Princess Diana had reportedly "taken Prince Charles to the cleaners" after the royal couple finally divorced in 1996.
While they had been split for three years, it wasn't until a letter from the Queen ordering the couple to divorce that the things soon turned ugly.
On July 15, 1996, both Charles and Diana had received the paperwork to end their marriage.
Diana, who was from a wealthy family, walked away from the divorce a very rich woman, with Charles' former personal financial adviser saying she "took him to the cleaners".
She was believed to have received a lump sum of £17.5 million as well as an allowance to run her private office, which looked after her charity work and royal duties.
She was also allowed to keep living in her apartment in Kensington Palace.
But there was one strict demand Charles had when the couple decided to divorce.
Geoffrey Bignell, who looked after the heir to the throne's finances for 10 years, told the Telegraph at the time: "Princess Diana took every penny he had."
Knowing she had wiped his personal funds, Bignell also revealed Charles's big demand - refusing to keep paying Diana's bills, which were piling up by the day.
From September 2, 40 of Diana's favourite stores were instructed to start sending their invoices and tabs straight to the Princess' home rather than Charles.
The legal letter read: "With effect from 2 September 1996, any expenditure incurred by or on behalf of Her Royal Highness the Princess of Wales on or after that date should be invoiced directly to the Princess of Wales's Office, Apartment 7, Kensington Palace, London."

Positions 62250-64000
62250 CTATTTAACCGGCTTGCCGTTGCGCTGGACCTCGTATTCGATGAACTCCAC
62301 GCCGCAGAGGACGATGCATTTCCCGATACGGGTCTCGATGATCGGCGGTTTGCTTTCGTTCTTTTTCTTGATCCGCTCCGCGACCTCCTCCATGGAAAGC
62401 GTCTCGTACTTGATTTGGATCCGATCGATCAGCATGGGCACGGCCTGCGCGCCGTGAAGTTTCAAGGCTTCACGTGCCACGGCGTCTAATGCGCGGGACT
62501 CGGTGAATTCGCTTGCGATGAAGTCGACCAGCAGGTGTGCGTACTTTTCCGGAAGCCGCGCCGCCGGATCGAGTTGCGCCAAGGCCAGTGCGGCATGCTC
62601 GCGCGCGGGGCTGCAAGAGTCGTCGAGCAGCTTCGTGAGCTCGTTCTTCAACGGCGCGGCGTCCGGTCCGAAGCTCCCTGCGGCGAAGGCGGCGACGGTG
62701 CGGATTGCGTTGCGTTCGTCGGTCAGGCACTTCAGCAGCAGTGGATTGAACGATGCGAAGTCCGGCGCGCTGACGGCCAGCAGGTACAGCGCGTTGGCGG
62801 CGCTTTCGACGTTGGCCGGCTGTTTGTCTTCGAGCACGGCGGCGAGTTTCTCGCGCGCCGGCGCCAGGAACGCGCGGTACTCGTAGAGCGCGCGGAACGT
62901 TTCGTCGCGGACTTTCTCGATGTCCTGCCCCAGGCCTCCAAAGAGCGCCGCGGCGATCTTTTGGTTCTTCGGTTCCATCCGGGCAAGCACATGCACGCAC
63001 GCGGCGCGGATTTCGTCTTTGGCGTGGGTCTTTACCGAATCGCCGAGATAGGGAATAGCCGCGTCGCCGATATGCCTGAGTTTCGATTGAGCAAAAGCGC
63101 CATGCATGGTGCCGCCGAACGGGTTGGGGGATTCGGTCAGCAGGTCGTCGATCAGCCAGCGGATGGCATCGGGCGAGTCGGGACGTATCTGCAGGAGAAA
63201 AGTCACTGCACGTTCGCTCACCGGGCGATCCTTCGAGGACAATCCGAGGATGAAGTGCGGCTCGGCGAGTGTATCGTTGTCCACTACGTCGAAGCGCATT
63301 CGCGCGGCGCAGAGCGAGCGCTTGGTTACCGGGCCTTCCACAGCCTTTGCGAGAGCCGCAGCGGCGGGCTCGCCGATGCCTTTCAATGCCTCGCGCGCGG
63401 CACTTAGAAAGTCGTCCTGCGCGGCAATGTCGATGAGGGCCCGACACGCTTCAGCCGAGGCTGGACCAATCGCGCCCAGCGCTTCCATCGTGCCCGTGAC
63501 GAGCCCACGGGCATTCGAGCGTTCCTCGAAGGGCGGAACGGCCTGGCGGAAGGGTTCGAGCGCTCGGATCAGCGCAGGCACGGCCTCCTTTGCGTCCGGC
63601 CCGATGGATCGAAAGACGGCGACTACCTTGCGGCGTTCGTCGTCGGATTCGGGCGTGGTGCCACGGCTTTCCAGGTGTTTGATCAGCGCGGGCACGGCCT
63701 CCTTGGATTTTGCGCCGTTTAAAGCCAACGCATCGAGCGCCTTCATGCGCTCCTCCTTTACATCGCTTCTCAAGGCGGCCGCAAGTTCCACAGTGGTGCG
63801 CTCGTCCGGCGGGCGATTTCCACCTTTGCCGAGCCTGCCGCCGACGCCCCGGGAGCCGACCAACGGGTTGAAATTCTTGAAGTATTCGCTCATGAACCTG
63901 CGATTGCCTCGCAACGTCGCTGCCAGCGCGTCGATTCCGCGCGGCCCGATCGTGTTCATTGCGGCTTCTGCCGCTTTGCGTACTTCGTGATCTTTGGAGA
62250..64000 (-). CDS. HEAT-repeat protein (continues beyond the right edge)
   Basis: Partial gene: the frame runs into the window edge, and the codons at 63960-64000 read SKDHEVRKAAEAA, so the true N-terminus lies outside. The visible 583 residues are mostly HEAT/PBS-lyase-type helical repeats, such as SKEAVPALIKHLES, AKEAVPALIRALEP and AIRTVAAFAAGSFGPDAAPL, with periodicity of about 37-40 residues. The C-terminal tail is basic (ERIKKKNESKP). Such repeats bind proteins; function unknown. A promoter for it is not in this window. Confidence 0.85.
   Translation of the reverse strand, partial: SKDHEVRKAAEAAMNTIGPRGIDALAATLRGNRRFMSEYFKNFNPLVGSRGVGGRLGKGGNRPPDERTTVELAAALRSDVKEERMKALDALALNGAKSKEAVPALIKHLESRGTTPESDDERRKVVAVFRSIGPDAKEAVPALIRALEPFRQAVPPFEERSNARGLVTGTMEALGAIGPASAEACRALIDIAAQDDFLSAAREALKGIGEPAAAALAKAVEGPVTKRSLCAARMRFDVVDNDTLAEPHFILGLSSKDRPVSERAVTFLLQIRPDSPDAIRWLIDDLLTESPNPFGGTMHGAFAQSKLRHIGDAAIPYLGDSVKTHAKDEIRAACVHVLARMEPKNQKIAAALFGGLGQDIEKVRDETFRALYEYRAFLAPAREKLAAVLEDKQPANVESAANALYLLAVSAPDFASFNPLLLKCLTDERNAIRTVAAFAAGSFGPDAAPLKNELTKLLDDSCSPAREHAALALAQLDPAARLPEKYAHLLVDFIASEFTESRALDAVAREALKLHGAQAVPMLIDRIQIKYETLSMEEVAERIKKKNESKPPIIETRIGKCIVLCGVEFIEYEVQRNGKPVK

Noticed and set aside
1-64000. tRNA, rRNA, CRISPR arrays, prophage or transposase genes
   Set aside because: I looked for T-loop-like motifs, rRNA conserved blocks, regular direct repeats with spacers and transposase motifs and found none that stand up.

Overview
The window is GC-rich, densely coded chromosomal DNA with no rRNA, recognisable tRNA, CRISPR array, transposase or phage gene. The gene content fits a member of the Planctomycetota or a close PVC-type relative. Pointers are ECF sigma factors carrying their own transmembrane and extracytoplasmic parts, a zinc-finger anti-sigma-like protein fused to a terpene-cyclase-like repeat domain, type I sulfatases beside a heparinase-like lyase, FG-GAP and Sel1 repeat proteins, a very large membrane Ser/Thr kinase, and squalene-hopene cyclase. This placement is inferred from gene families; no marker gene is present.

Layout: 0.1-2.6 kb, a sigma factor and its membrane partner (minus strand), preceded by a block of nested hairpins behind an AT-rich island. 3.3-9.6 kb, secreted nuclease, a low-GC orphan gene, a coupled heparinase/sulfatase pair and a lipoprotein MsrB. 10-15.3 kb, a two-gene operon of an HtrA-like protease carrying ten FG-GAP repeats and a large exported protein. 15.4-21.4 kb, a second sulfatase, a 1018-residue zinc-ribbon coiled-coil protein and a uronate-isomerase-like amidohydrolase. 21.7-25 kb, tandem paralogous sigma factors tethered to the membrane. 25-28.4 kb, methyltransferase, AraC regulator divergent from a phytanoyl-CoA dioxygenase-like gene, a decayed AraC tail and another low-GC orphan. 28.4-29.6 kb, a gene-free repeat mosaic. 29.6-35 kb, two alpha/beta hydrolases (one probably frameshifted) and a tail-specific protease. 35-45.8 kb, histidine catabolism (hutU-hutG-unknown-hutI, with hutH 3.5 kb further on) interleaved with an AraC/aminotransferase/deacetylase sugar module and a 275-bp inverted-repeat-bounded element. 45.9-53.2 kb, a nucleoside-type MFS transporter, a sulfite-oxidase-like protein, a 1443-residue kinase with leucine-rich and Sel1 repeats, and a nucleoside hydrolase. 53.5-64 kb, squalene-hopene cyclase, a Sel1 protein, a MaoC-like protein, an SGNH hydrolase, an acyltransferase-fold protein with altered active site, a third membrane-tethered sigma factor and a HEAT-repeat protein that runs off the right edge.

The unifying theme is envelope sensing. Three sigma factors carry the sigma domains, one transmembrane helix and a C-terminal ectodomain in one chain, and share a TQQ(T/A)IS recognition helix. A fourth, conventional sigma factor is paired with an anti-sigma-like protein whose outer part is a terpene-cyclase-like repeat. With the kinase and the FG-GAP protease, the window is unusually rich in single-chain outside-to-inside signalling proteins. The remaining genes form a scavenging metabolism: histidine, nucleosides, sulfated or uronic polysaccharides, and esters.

The couple's nail in the coffin came in the form of a handwritten letter from the Queen, which was delivered to Diana via royal messenger just weeks after she gave her tell-all interview about the breakdown of her marriage.
The Queen demanded she divorce Charles after Diana described Charles' camp as the "enemy" and said the monarchy was in desperate need of modernisation - causing embarrassment to the royal family.
The Queen wrote: "I have consulted with the Archbishop of Canterbury and with the prime minister and, of course, with Charles, and we have decided that the best course for you is divorce."
Despite being separated, Diana was against a divorce.
Diana was furious over the Queen's letter, reportedly telling her butler Paul Burrell: "That's rich! They get to decide whether I divorce!"
During the divorce, Diana's solicitor Anthony Julius urged her to give up her HRH title in a bid to get more money.
The late princess did this, but later regretted it.
Less than a year after her divorce, Diana died in a car crash in Paris on August 31, 1997.